SP: That was a gradual process because initially we wanted an older actor to play the part because we wanted Paul to sound very worldly-wise, and sort of gravelly. Like an old guy really. His species only lived to about 300 earth years and he was probably about 100, and he’d been on earth for 60 of those years. We figured we should get somebody like Rip Torn or Kurt Russell, you know someone who’s been around the block.

Why was Seth Rogen chosen?

SP: We were slightly worried about that because it would go against what we had intended for the character and then Seth’s name came up. And Nick and I were both like, ‘Wait a minute. That’s perfect!’ He’s a known figure for his comedy work but he also has this wonderfully gravelly voice. We knew Seth through mutual admiration. He liked our stuff, we liked his stuff, and he was the only actor who really fit the bill for us and thank God he said yes.

How did The Big Guy become a woman?

SP: Initially when we wrote the character it was a man, and for the longest time during the writing process it was this gruff male voice. And then one day in our office we sort of said, ‘What if his voice was a woman?’ Immediately we thought, ‘Oh my God, what if it was Sigourney Weaver?’ Because she does have a thematic relevance to the genre. It’s like there’s another joke there. Her very presence in another alien movie is funny because of her connection to that particular series of movies.

We never thought she’d do it. I thought she’d be like, ‘No, no more aliens, please!’ But we sent her the script and she loved it. We never thought for a second that she’d even entertain the idea. And then she came on set and we understood because she’s such a team player and she gets the jokes. She’s a fantastic person. We were just in awe of her. It was like the queen was coming on set and we were all bowing and curtsying.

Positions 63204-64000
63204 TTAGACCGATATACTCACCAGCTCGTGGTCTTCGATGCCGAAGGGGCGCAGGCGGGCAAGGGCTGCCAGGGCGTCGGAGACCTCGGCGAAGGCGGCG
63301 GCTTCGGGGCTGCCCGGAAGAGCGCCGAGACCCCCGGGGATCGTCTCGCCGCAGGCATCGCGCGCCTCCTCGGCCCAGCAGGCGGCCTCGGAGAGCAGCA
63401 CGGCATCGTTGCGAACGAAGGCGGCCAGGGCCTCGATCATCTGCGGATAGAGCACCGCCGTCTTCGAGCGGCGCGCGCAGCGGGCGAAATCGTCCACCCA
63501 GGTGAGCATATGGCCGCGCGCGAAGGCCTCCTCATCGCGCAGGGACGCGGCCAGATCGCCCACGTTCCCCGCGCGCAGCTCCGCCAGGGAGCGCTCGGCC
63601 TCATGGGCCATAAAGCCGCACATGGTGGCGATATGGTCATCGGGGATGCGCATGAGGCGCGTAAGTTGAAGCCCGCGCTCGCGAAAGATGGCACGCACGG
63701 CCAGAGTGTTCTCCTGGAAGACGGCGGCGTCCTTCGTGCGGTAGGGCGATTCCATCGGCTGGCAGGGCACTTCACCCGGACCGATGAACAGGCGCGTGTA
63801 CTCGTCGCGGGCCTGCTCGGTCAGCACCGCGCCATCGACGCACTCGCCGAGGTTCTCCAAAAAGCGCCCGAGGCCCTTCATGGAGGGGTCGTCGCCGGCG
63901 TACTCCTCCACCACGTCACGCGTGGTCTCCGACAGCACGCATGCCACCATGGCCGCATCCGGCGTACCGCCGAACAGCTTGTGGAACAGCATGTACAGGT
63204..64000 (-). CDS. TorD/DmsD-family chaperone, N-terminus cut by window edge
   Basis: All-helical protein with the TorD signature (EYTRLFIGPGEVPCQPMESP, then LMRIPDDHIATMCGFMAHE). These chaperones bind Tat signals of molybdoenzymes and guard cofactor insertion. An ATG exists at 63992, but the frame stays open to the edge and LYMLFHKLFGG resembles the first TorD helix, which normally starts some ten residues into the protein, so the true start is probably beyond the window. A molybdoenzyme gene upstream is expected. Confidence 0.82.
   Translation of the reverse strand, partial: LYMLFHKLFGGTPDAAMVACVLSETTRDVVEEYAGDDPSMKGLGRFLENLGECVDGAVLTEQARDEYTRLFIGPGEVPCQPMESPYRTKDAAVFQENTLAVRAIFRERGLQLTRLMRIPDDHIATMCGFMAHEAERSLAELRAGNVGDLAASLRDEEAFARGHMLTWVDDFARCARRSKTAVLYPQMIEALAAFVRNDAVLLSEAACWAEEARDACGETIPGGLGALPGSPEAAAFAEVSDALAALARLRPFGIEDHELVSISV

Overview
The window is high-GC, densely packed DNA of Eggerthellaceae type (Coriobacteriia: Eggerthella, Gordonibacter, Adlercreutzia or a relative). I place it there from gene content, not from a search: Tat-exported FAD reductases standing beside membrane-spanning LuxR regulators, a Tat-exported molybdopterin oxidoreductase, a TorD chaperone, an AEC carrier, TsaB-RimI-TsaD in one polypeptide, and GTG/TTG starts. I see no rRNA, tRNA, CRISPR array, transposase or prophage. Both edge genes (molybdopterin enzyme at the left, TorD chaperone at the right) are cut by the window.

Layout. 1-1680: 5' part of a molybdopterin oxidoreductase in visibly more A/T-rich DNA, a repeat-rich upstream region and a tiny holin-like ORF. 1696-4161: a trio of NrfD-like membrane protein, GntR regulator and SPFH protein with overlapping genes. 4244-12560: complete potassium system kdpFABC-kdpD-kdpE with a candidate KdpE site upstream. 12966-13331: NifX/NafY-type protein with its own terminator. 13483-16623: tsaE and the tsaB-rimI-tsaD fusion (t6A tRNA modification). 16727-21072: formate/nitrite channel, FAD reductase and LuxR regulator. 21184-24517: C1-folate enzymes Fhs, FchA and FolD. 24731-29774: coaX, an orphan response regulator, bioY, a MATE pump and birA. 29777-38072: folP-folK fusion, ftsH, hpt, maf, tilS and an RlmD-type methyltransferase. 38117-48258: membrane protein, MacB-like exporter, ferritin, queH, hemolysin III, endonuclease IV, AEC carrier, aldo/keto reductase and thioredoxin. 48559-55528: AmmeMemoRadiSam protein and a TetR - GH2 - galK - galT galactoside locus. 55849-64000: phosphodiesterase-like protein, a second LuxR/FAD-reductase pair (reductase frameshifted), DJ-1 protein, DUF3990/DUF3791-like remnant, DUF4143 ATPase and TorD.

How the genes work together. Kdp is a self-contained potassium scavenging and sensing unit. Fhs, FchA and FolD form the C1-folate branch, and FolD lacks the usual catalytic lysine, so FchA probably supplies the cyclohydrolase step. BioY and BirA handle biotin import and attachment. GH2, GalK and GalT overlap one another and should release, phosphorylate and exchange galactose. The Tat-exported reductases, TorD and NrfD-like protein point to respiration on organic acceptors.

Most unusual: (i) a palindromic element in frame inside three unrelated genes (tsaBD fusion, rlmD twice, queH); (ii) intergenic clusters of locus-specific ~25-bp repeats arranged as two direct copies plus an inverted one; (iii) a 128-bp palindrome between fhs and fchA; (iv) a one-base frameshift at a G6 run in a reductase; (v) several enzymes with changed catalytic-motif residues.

The two main characters, Clive and Graeme are sci-fi/fantasy fanatics. Would it have been funnier if they were non-believers?

SP: We thought the funniest people to meet an alien would be people that really love aliens, because they’d have to live up to the expectations and their dreams. The joke is that for Clive it doesn’t really.

Are the characters based on any of the fanboys you’ve encountered?

SP: Yes, definitely. We’ve met so many people like that. We’re kind of those people in some respects. There’s a wonderful culture of enthusiasts who are essentially shy people with big loves for things. People who find their heart and soul in fantasy perhaps because they don’t live it on a day to day bases. A lot of the people that enjoy our stuff have been a part of this sort of geek tribe because we’ve done science fiction, horror, and what have you. Those genres tend to attract those kinds of people.

Last year I met J.J. Abrams at Comic-Con and my mind went blank…

SP: I was the same way with Carrie Fisher. I lined up to meet her at Comic Con. You get to spend seconds with them and that’s the time you’re given to imprint yourself upon these people that you love. It’s hard because you’re immediately on the backfoot. You know they’re not going to remember you in five minutes let alone a year. You just have to kind of understand that and go with it.

Paul opens in theaters everywhere on March 18th.